John Godber had no choice but to adapt Horrid Henry for stage, says Terry Grimley.
When Watershed Productions were first thinking about making a stage version of Francesca Simon’s popular Horrid Henry children’s books, a lot of time was spent debating who to commission to make an adaptation.
John Godber’s name kept being mentioned, because they felt that what was needed was something close in spirit to his classic, Bouncers. And then they thought: why not ask Godber himself?
There seemed very little chance that he would be interested, because he had never adapted the work of another living writer. But on the other hand, what did they have to lose?
John Godber takes up the story: “Probably 18 months ago I got an e-mail from the company who were doing it, saying ‘We know you won’t be interested, but ...’
“My 11-year-old daughter, who is a massive Horrid Henry fan, saw it over my shoulder and said, ‘if you don’t do it I’m leaving home, which was a particularly Horrid Henry response. So I said yes.
“I’ve adapted Moby Dick and Dickens, but it’s the first living author I’ve done. It wouldn’t normally have been something I would have immediately said yes to.”
Since the first Horrid Henry book was published in 1994 the series has gone on to sell ten million copies worldwide, being translated into 25 languages. The phenomenon stepped up to another level when an animated TV series featuring the character was launched in 2004.
As a parent, John Godber was already fully acquainted with it.
“I’ve got an 11-year-old who wouldn’t read until she discovered Horrid Henry. He comes in bite-sized chunks at about ten minutes a book, so they’re perfect for bedtime stories.
“So we started thinking about how we could make these books into an evening of theatre for young people and not bore their parents – that was a crucial question. Henry is a bit of an anti-hero. I thought that if he had a show written about him he would have two Henrys, so he has a doppelganger.
“The shows is a kind of rock concert as a tribute to himself, because Henry is quite self-centred. And that’s how I put six stories together.
“We’ve tried not to be patronising and we’ve tried to remain true to the books and make it exciting theatre. So it’s not set in a room.
“There’s a cast of 11 and it’s very, very physical, with lots of songs and very high energy. The books are very literal and you get to the action very quickly, and kids seem to like the fact you go from dramatic point to dramatic point.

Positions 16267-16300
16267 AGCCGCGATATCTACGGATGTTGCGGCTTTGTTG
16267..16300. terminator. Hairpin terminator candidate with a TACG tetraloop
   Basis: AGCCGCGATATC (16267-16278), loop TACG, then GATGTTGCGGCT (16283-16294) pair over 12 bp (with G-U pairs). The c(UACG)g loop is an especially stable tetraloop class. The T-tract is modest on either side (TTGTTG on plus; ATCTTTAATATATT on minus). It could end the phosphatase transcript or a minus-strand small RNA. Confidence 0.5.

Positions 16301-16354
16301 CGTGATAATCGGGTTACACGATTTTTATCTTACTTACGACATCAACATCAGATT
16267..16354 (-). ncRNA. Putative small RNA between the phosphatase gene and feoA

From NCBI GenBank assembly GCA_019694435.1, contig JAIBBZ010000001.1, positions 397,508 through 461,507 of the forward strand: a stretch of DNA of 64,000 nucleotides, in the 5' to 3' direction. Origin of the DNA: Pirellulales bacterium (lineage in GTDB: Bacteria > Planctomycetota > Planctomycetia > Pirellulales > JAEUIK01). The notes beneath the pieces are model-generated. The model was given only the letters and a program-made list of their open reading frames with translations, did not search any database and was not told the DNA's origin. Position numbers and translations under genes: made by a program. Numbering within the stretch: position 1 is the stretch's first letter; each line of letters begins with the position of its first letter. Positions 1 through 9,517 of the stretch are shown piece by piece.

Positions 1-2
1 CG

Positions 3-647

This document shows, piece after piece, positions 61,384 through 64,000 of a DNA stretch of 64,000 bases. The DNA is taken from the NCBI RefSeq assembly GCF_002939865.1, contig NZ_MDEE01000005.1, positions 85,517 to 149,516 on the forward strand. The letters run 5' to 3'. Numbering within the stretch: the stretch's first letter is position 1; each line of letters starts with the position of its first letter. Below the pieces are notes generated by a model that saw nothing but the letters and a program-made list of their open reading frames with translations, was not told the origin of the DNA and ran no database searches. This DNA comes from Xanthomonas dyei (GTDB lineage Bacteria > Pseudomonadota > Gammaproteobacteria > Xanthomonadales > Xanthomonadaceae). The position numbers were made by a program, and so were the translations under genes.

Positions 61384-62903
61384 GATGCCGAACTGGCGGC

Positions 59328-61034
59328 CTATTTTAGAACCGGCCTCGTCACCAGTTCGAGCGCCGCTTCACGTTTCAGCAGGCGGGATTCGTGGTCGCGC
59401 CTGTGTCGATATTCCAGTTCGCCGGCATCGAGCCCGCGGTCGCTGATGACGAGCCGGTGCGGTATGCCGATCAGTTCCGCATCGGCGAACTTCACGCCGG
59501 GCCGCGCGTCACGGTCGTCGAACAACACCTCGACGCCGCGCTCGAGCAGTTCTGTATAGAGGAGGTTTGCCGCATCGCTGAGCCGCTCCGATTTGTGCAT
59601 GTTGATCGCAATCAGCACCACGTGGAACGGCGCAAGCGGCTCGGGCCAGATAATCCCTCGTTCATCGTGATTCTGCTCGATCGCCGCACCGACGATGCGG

“My elder daughter is 14 and unimpressed by anything I do. She sat through it with 20 of her mates when it came to Hull and had a great time.”
Godber, a former drama teacher from a West Yorkshire mining family, has been artistic director of Hull Truck theatre company since 1984, the year his first big hit, Up ’n’ Under, won the Laurence Olivier award for Comedy of the Year.
He has just realised a 25-year dream by taking possession of a brand new theatre in Hull which replaces the Spring Street Theatre, Hull Truck’s home since 1989.
“I’m sitting in my new office now,” he tells me. “We came into the new theatre last week – it should have been opened five months ago. It’s a £15 million state-of-the-art theatre with a 440-seat main theatre and a 135-seat studio.
“We think it’s the greenest theatre on the planet, in that it’s naturally water-cooled and heated. It’s been a long slog for me, but it’s everything that Hull deserves.
“Big cities up and down the country have these spaces, and we’re very proud of it. And we’ve managed to build it for the cost of the overspend on the Leicester Curve.”
Although they have fallen away from their form in the first half of the season, Godber says that the success of Hull City in the Premiership has helped raise the confidence of a city which has caught the regeneration bus.
“The football team has reinvigorated the spirit of the city. We are part of a £700 million city centre regeneration which includes a £6 million music education centre and a £15 million theatre.”
It’s the answer to the question of how long Godber expects to stay in Hull, where after a quarter of a century he is already Alan Ayckbourn’s only serious rival as longest-serving playwright-artistic director.
“My kids are at school, we’re settled in,” he says. “I’ve just got the theatre I’ve waited for for 25 years, so you don’t leave that in a hurry.”
* Horrid Henry - Live and Horrid! is at the Belgrade Theatre, Coventry, from Wednesday to Saturday next week (box office: 024 7655 3055); Grand Theatre, Wolverhampton, May 8-10 (box office: 01902 429212); and Malvern Festival Theatre, May 21-24 (box office: 01684 892277).